Perhaps the most significant point which defeats the petition would be the fact that it was
Herminia herself who personally introduced Gonzalez to Spouses Rabaja as the administrator of
the subject property. By their own ostensible acts, Spouses Salvador made third persons believe
that Gonzales was duly authorized to administer, negotiate and sell the subject property. This
fact was even affirmed by Spouses Salvador themselves in their petition where they stated that
they had authorized Gonzales to look for a buyer of their property. It is already too late in the
day for Spouses Salvador to retract the representation to unjustifiably escape their principal
obligation.

#12 Personally Digested by:


Domingo, Roxanne G.
Civil Law Review 2, SSC-R Law
Spouses Rolando and Herminia Salvador, Petitioners, vs. Spouses Rogelio and Elizabeth
Rabaja and Rosario Gonzalez, Respondents. (Gr. No. 199990, February 4, 2015)

MENDOZA, J.:

Facts:

Petitioner Spouses Salvador, through their agent respondent Gonzales, executed a


Contract to Sell a parcel of land in Mandaluyong City in favour of respondent Spouses Rabaja,
who were already lessees of said property from 1994 to 2002. It was even petitioner wife who
personally introduced Gonzales to Spouses Rabaja as their administrator and a Special Power of
Attorney was presented to this effect. Initial payment was made before the actual execution of
the deed in the amount of P48,000.00. Later on, it was stipulated that for a consideration of P5
Million, Spouses Salvador sold, transferred and conveyed in favour of Spouses Rabaja the
subject property. Spouses Rabaja made several payments totalling P950,000 which were
received by Gonzales. It was later on found out that Spouses Salvador hasn’t been receiving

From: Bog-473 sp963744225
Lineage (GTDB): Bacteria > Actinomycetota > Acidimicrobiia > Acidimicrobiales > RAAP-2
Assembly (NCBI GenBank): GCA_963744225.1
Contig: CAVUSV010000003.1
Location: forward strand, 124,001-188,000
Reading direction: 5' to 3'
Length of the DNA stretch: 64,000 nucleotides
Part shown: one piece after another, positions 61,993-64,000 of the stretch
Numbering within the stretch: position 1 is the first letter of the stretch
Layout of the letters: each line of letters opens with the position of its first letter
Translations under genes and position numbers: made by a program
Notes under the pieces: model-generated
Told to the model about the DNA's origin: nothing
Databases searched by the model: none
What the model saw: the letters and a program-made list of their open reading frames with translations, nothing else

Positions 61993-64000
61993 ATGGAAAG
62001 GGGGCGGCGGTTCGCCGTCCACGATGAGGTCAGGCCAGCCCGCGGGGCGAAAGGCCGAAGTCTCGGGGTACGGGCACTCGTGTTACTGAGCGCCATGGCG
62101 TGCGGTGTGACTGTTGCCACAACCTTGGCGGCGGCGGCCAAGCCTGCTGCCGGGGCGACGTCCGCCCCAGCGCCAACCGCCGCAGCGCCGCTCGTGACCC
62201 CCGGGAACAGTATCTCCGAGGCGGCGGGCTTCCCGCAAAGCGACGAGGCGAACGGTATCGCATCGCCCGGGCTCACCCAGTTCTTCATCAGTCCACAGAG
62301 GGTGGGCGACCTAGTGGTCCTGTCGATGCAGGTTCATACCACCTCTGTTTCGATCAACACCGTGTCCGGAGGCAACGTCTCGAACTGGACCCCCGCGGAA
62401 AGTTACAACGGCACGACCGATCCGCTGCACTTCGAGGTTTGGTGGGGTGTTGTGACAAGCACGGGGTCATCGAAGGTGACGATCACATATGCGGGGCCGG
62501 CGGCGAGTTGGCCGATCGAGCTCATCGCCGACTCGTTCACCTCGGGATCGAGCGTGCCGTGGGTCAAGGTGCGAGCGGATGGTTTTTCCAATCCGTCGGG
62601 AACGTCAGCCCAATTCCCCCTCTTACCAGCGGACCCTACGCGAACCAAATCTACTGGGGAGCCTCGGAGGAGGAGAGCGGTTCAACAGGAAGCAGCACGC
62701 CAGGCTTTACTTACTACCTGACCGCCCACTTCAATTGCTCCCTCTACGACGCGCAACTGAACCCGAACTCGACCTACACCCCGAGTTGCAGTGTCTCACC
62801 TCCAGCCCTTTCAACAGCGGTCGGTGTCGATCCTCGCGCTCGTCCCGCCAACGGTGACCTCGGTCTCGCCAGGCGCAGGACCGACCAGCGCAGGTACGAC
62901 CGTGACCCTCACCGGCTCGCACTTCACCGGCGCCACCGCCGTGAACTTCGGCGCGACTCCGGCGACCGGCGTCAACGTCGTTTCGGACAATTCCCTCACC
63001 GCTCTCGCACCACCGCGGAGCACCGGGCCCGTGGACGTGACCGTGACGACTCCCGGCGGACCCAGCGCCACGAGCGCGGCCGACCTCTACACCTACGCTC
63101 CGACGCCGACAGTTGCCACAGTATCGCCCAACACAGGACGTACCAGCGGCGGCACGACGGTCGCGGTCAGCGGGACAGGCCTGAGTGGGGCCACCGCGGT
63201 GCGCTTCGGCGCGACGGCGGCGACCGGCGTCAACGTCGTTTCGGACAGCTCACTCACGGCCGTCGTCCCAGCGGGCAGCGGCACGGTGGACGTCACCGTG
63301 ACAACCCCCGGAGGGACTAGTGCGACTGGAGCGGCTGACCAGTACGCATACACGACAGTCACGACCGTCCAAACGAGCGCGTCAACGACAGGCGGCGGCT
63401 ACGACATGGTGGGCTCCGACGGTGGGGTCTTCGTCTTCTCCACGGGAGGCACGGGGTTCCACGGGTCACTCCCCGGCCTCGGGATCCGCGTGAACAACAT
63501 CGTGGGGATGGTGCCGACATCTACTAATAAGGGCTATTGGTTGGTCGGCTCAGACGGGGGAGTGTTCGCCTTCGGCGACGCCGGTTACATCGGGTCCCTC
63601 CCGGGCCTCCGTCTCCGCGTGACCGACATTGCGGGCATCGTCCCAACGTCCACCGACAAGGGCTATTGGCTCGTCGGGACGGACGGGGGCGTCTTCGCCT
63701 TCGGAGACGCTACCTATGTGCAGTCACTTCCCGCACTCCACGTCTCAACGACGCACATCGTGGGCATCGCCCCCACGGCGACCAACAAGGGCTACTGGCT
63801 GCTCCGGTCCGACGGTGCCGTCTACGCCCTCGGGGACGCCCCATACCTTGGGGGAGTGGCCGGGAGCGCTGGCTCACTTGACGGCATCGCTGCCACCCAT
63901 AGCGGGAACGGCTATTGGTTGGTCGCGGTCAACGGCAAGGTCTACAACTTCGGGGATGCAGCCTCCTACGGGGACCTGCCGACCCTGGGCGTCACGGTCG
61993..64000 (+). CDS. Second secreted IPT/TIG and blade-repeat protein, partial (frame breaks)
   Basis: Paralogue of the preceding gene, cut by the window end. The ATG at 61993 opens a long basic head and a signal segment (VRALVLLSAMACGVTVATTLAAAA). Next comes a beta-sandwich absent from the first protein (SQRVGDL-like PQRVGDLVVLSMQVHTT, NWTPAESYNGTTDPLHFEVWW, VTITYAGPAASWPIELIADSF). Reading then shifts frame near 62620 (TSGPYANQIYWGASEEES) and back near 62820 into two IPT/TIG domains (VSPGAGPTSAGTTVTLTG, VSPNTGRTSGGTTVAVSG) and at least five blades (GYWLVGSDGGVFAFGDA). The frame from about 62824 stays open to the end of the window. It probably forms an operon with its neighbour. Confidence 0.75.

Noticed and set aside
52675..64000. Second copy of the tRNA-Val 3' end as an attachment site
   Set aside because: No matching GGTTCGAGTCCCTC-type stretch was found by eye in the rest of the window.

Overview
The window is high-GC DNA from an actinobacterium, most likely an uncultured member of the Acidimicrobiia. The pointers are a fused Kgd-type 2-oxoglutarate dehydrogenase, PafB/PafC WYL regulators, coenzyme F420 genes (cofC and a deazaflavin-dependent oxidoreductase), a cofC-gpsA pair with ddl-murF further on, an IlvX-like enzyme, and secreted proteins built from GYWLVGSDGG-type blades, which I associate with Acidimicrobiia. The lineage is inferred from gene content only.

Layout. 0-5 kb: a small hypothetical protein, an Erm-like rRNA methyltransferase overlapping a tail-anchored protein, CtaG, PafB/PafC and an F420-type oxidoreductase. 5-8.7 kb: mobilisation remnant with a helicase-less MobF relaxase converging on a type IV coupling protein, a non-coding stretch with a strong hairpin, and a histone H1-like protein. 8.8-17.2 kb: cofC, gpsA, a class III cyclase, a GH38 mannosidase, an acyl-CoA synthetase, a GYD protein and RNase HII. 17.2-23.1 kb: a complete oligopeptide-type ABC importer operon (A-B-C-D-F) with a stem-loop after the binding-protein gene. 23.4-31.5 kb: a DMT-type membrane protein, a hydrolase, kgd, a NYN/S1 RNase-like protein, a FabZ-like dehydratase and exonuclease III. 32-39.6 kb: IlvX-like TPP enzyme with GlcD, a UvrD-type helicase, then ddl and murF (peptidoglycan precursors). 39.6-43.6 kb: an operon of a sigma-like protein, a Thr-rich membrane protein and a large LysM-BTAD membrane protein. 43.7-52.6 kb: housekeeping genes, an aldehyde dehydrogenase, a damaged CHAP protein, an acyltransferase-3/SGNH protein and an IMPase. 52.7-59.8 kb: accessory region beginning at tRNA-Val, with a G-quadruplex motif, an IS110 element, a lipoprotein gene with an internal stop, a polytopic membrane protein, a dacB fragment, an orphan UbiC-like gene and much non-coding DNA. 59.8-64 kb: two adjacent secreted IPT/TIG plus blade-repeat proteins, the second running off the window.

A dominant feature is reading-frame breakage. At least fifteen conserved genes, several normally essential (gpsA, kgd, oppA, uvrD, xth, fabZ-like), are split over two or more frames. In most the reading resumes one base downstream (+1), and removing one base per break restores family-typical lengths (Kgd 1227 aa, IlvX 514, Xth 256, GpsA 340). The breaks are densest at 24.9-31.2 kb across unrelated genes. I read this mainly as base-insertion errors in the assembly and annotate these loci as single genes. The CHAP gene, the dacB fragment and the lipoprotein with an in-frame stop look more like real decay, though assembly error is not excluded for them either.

said payments which prompted Spouses Rabaja to stop further payment. As a result, they were
requested to vacate the property due to non-payment of rentals. An action for ejectment was
filed by Spouses Salvador against Spouses Rabaja while the latter filed an action for rescission
of contract. The trial court ordered petitioner Spouses Salvador and respondent Gonzales to
pay Spouses Rabaja P20,000.00 as moral damages, P20,000.00 as exemplary damages, and
P100,000.00 attorney’s fees to herein respondents

Issue: Whether the award of moral damages, exemplary damages, and attorney’s fees is proper
in the present case.

Ruling: No, the awards are not proper.

The award of damages to Spouses Rabaja cannot be sustained by this Court. The filing
alone of a civil action should not be a ground for an award of moral damages in the same way
that a clearly unfounded civil action is not among the grounds for moral damages. Article 2220
of the New Civil Code provides that to award moral damages in a breach of contract, the
defendant must act fraudulently or in bad faith. In this case, Spouses Rabaja failed to
sufficiently show that Spouses Salvador acted in a fraudulent manner or with bad faith when it
breached the contract of sale. Thus, the award of moral damages cannot be warranted.

As to the award of exemplary damages, Article 2229 of the New Civil Code provides that
exemplary damages may be imposed by way of example or correction for the public good, in
addition to the moral, temperate, liquidated or compensatory damages. The claimant must first
establish his right to moral, temperate, liquidated or compensatory damages. In this case,
considering that Spouses Rabaja failed to prove moral or compensatory damages, then there
could be no award of exemplary damages.